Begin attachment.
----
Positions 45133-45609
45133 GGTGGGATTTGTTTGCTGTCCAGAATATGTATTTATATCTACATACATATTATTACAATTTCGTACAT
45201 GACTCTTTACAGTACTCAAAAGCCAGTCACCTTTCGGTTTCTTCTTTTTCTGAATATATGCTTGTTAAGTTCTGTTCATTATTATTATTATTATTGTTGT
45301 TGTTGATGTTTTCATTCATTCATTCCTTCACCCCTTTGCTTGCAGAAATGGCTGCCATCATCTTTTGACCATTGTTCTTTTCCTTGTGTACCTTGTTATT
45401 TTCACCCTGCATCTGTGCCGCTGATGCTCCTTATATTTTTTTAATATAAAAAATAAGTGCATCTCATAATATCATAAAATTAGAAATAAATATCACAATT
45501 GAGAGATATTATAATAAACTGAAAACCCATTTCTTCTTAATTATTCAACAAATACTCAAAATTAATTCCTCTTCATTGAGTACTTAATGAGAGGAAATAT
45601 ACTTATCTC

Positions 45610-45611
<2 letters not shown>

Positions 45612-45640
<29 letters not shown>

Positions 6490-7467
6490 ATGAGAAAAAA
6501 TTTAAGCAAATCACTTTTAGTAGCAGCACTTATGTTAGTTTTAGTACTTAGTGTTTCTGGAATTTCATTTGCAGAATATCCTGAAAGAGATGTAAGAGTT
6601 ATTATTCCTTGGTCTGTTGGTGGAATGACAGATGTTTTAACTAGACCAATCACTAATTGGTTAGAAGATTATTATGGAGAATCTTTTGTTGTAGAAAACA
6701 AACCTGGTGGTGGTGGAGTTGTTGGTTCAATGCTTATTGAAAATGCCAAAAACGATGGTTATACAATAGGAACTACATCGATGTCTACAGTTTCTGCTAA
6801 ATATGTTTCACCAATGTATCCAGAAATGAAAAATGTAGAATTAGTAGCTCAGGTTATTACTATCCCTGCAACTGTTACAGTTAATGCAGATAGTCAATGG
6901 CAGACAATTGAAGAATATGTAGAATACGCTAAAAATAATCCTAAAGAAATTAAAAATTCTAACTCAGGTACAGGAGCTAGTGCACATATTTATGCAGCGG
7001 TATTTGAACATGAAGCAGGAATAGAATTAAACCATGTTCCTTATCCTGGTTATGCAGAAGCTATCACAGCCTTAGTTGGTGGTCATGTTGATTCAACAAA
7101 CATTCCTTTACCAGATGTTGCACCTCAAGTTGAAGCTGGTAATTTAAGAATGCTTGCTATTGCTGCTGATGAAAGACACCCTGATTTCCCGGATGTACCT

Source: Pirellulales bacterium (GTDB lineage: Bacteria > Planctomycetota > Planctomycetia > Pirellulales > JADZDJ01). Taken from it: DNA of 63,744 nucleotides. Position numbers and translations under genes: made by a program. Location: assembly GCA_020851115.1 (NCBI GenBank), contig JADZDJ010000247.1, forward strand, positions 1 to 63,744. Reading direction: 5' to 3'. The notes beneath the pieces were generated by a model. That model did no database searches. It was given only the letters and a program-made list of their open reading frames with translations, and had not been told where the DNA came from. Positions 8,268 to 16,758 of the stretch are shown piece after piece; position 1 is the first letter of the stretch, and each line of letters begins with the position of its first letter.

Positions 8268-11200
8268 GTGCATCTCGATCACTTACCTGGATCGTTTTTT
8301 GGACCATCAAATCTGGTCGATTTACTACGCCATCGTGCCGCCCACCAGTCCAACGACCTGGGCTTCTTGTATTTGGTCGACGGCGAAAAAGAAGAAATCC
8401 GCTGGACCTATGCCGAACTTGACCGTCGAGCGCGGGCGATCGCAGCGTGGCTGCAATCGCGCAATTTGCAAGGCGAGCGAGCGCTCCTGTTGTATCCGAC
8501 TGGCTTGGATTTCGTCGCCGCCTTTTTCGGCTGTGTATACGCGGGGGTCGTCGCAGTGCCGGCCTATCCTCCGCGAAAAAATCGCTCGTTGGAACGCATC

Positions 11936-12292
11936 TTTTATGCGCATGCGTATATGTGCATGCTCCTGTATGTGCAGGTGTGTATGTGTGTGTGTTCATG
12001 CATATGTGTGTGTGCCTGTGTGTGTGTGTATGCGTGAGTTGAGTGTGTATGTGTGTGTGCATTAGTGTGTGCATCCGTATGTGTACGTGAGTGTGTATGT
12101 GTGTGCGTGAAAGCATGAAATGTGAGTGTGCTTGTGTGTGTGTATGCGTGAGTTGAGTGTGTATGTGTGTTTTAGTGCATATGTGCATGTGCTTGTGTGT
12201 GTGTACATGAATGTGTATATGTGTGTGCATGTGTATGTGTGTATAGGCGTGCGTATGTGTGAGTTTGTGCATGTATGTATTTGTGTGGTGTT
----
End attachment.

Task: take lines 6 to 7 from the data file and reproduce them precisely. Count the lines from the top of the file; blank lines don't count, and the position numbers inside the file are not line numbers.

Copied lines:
45501 GAGAGATATTATAATAAACTGAAAACCCATTTCTTCTTAATTATTCAACAAATACTCAAAATTAATTCCTCTTCATTGAGTACTTAATGAGAGGAAATAT
45601 ACTTATCTC